What are the rules of speaking in Parliament and will Nigel Farage to be on his best behaviour?

Nigel Farage will need to be on his best behaviour in his new role as a Member of Parliament, as strict rules govern the House of Commons. The Reform UK leader, now an MP representing Clacton, is faced with strict set of rules which say all must be treated with respect while serving in Parliament.

The former UKIP leader made his name in the European parliament in 2010, calling a fellow politician a “damp rag” when he addressed Herman Van Rompuy, the former Belgian prime minister, who was appointed to the new post of European Council president.

He said: “I don’t want to be rude, but, really, you have the charisma of a damp rag and the appearance of a low-grade bank clerk and the question I want to ask is: ‘Who are you?’”

Mr Farage was first elected to the European parliament in 1999, but it was this speech and other acts such as adorning desks with union jacks and wearing protest T-shirts that propelled him into the limelight.

Gawain Towler, Reform UK’s head of press, who has been working with Mr Farage for 20 years, said: “Suddenly the media sat up and took notice. That really put Nigel Farage on the map,” recalling “hundreds of thousands of views” on Greek, Italian and Dutch YouTube.

And the controversial MP has wasted no time since his new appointment last week to make waves in parliament. Mr Farage used his first Commons speech to accuse “little man” John Bercow of trying to “overturn” Brexit during his time as Commons speaker.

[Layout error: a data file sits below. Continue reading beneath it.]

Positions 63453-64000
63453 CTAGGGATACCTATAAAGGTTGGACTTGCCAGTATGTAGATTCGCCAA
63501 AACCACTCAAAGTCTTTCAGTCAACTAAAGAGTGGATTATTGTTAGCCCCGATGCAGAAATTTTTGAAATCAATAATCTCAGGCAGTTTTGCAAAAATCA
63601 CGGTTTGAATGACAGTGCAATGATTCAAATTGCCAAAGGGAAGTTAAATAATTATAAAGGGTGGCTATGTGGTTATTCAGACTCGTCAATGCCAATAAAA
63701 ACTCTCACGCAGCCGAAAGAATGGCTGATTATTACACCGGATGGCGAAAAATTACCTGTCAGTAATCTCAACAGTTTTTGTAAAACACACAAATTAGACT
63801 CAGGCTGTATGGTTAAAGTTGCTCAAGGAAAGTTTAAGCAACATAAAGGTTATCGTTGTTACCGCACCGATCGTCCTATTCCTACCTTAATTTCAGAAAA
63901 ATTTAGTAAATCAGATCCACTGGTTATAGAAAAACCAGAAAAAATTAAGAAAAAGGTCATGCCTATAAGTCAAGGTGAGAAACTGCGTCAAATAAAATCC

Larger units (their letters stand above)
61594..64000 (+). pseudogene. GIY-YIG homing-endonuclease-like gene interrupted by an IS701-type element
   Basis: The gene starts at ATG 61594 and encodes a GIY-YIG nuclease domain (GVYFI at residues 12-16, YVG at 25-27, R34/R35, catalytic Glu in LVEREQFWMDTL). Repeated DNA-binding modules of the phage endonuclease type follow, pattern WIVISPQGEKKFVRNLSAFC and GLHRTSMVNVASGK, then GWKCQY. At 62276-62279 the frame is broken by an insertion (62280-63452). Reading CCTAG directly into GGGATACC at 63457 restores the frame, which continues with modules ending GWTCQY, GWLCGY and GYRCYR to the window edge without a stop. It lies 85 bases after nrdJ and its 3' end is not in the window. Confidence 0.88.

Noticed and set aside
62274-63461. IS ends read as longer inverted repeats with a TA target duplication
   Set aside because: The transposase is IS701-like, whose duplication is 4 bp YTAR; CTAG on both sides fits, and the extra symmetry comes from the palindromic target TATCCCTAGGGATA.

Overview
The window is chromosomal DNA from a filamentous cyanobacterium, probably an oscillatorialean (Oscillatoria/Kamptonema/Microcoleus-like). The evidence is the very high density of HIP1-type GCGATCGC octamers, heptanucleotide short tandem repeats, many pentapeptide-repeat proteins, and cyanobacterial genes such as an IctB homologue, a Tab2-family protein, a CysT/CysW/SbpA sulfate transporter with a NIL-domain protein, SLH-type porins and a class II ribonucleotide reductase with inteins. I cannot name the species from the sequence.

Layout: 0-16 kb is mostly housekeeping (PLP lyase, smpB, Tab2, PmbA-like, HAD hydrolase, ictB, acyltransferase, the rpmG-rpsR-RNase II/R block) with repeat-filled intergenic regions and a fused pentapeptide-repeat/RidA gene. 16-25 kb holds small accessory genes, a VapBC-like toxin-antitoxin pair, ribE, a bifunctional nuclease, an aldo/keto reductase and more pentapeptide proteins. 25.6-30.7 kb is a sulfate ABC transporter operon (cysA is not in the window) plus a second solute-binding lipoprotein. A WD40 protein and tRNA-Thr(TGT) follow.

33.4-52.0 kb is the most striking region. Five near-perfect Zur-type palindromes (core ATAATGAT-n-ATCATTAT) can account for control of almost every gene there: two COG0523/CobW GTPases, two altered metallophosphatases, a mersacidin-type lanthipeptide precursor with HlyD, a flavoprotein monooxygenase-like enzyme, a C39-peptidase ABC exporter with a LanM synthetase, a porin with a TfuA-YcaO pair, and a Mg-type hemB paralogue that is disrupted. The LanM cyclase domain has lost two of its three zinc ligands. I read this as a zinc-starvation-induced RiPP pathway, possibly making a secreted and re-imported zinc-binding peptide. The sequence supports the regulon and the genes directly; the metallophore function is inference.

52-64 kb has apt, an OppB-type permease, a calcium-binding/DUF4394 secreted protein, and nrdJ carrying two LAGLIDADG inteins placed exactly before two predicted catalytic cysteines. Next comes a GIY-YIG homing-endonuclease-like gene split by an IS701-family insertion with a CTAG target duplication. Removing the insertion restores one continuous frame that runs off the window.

The Reform UK leader, who dubbed his party the “new kids on the block”, elicited groans in the chamber as he took aim at Mr Bercow when welcoming Sir Lindsay Hoyle’s re-election as Speaker.

Mr Farage said: “We absolutely endorse (Sir Lindsay) entirely for this job. And it is, I must say, in marked contrast to the little man that was there before you and besmirched the office so dreadfully in doing his best to overturn the biggest democratic result in the history of the country. We support you Sir, fully.”

But what are the rules around speeches in the House of Commons? Read on for more.

House of Commons guidelines

In the rules of behaviour and courtesies in the House of Commons guidelines, it states: “These rules are important in maintaining the good order of proceedings and the civility of debate–so that all Members are able to participate and be heard with respect.”

The guidance was agreed upon by the Speaker and Deputy Speakers and is intended to help members, particularly those new to the House, in understanding the behaviour expected in the Chamber of the House of Commons and in Westminster Hall.

Wanting to speak

MPs wanting to speak out must do so politely and plan it in advance. The guidance says that “if you wish to catch the Speaker’s eye to speak in a debate in the Chamber, you should write to the Speaker in advance.

It adds: “You should also write if you wish to speak in a Westminster Hall debate of an hour or more in length. If you have not written in, you may still seek to take part in a debate by approaching the chair or trying to catch the chair’s eye during the debate, but those who have written in advance will usually be called first.”

Taking turns